This is a post that I may regularly update on new recommendations of things for pregnant women to avoid. We already know about the standard advice – no cigarettes or drugs, no alcohol, no riding roller coasters. So, this is just a list of more recent pregnancy risks that merit mention (if not concern). Feel free to add any science-based pregnancy news in the comment section that may be suitable for the list…
1. Junk Food – OK, duh, right? I’m sure there are pregnant moms-to-be out there craving frosted covered Krispy Kreme donuts thinking about their own waste lines. Well, they need to be thinking about the kids. A recent labrat study showed that pregnant rats fed junk food were much more likely to have obese offspring, even if the offspring were fed a healthy diet. The baby rats had larger fat cells, increased blood sugar, and decreased insulin sensitivity, making it harder for them to lose weight.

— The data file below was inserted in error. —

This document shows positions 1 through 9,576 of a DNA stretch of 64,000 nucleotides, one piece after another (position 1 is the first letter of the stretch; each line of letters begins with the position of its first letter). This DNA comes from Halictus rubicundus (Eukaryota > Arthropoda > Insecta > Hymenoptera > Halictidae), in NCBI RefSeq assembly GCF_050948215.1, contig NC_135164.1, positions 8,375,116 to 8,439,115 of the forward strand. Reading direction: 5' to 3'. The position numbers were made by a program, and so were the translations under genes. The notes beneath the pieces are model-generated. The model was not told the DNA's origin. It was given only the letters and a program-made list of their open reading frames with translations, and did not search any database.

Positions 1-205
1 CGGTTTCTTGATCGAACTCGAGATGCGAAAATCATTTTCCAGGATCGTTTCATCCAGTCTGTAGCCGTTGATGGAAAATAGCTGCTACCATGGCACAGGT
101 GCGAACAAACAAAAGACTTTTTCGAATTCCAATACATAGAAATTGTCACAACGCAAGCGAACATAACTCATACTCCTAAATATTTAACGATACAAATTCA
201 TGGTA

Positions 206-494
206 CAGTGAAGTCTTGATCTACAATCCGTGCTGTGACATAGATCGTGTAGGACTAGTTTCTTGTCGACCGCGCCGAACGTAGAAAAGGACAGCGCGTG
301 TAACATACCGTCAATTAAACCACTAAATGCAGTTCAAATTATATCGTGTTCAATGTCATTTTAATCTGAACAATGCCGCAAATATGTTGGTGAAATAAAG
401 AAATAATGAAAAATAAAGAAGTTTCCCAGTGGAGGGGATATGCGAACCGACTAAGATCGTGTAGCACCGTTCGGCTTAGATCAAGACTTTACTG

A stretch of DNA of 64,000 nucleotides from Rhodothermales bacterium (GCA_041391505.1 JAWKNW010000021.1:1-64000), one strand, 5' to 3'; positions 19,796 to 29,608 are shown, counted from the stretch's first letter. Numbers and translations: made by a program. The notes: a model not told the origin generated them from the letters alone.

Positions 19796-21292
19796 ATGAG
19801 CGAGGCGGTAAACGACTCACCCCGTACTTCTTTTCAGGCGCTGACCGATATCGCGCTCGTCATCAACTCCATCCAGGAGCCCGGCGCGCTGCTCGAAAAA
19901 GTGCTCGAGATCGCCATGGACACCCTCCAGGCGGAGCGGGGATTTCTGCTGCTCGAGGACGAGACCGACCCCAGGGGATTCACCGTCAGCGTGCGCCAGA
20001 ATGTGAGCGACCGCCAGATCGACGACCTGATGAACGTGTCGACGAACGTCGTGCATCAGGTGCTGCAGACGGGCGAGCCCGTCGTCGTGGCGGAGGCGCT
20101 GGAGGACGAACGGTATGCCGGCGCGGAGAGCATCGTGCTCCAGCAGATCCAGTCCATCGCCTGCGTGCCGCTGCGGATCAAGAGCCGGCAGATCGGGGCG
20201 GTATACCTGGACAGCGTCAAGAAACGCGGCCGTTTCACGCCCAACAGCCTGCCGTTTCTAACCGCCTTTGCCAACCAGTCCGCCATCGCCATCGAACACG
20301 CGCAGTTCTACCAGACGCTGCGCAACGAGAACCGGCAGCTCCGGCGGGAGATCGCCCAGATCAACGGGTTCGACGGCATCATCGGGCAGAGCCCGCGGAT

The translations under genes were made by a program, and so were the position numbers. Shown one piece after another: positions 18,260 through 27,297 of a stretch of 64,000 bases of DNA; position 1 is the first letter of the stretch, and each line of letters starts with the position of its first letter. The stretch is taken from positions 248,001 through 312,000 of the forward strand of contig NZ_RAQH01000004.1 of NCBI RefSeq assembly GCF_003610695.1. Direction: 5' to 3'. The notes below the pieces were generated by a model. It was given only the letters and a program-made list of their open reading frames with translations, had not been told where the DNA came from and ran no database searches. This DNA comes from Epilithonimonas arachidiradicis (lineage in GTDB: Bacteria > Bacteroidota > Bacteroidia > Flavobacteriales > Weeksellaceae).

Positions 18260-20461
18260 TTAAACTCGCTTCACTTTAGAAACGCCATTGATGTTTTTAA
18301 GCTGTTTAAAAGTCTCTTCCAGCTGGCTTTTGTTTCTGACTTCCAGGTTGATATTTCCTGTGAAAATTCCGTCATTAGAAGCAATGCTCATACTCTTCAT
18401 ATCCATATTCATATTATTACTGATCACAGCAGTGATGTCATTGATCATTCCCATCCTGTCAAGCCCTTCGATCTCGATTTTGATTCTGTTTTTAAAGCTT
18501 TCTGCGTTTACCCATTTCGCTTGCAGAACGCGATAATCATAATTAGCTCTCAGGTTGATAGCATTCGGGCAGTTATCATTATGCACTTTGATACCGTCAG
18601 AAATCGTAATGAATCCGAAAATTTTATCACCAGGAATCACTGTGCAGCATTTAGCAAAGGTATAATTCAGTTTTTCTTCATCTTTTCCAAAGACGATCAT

2. Cell Phones – This may be a statistical anomaly with some other explanation, but a Danish retrospective cohort study surprised the scientific community with the claim that cell phone use by pregnant mothers may create behavioral problems for their future offspring. The cell phone using moms eventually had children with a 54% greater chance of emotional problems, hyperactivity, conduct problems, and peer problems. There are a few things that confuse me about this study, the first of which is that people aren’t likely to be using their bellies to talk on their cell phones. How can a signal from a phone be strong enough to effect a fetus? My second issue is that I don’t understand how a cell phone signal can alter the future behavior problems of children. We’re talking about an effect that happens eight years later.
Nuts – A study by the American Journal of Respiratory and Critical Care Medicine recently compared a diet questionaire from pregnant women eight years ago and the health status of their present offspring. The results seem startling. Women who ate peanut products (peanut butter, etc) every day had children with a 40-60% greater chance of eventually developing asthma. To the contrary, women who regularly ate fruit had children with a lower incidence of asthma. These studies always seem so sketchy to me. The media siezes on them for a good headline, but really they are reasons for further studies. Oh well.